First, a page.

The Last Straw (Diary of a Wimpy Kid, Book 3)
The Last Straw (Diary of a Wimpy Kid, Book 3)
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Recommended Age: 9 years and up
Let’s face it: Greg Heffley will never change his wimpy ways. Somebody just needs to explain that to Greg’s father. You see, Frank Heffley actually thinks he can get his son to toughen up, and he enlists Greg in organized sports and other “manly” endeavors. Of course, Greg is able to easily sidestep his father’s efforts to change him. But when Greg’s dad threatens to send him to military academy, Greg realizes he has to shape up . . . or get shipped out.
Greg and his family and friends, who make the Diary of a Wimpy Kid books a must-read for middle school readers, are back and at their best in this hilarious new installment of the series, which is sure to please current fans while attracting new ones.
This highly anticipated third book in the critically acclaimed and bestselling series takes the art of being wimpy to a whole new level.
The third book in this genre-busting series is certain to enlarge Kinney’s presence on the bestseller lists, where the previous titles have taken up residence for the past two years. Kinney’s spot-on humor and winning formula of deadpan text set against cartoons are back in full force. This time, Greg starts off on New Year’s Day (he resolves to “help other people improve,” telling his mother, “I think you should work on chewing your potato chips more quietly”) and ends with summer vacation. As he fends off his father’s attempts to make him more of a man (the threat of military school looms), Greg’s hapless adventures include handing out anonymous valentines expressing his true feelings (“Dear James, You smell”), attempting to impress his classmate Holly and single-handedly wrecking his soccer team’s perfect season. Kinney allows himself some insider humor as well, with Greg noting the “racket” children’s book authors have going. “All you have to do is make up a character with a snappy name, and then make sure the character learns a lesson at the end of the book.” Greg, self-centered as ever, may be the exception proving that rule. Ages 8–12.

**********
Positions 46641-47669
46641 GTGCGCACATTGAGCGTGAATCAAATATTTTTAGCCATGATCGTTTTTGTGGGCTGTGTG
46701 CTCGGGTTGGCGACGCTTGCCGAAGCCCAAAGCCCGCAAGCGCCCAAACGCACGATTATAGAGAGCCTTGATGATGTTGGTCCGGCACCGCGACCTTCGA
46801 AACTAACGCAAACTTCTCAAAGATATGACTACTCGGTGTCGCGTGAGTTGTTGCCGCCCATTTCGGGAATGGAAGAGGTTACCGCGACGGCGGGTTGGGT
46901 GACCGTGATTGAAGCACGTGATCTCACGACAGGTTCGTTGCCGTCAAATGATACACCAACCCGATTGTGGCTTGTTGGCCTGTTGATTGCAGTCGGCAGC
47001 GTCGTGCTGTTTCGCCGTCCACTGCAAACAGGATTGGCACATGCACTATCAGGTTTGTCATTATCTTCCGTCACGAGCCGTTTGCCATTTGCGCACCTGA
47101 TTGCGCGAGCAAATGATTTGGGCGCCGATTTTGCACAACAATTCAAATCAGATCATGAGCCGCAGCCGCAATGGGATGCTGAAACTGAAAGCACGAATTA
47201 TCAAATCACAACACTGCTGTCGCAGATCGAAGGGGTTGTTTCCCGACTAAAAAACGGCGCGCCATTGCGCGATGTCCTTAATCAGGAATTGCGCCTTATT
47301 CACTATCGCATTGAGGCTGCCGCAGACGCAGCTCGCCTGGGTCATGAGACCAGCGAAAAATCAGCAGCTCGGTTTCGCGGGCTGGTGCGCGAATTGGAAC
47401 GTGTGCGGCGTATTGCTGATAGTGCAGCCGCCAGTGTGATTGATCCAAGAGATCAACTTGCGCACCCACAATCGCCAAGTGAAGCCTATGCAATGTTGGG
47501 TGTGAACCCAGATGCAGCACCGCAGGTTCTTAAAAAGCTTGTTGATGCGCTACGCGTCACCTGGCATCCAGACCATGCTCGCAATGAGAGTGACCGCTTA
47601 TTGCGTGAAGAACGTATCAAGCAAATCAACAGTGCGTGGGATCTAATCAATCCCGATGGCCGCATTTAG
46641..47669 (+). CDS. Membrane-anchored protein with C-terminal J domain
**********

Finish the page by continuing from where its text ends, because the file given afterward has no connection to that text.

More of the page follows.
|Publication Date:||January 01, 2009|
|Product Length:||5.67 inches|
|Product Width:||1.14 inches|
|Product Height:||8.27 inches|
|Product Weight:||0.84 pounds|
|Package Length:||8.2 inches|
|Package Width:||5.6 inches|
|Package Height:||0.9 inches|
|Package Weight:||0.85 pounds|
|Average Customer Rating:|| based on 292 reviews|
|Average Customer Review: ( 292 customer reviews )
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Most Helpful Customer Reviews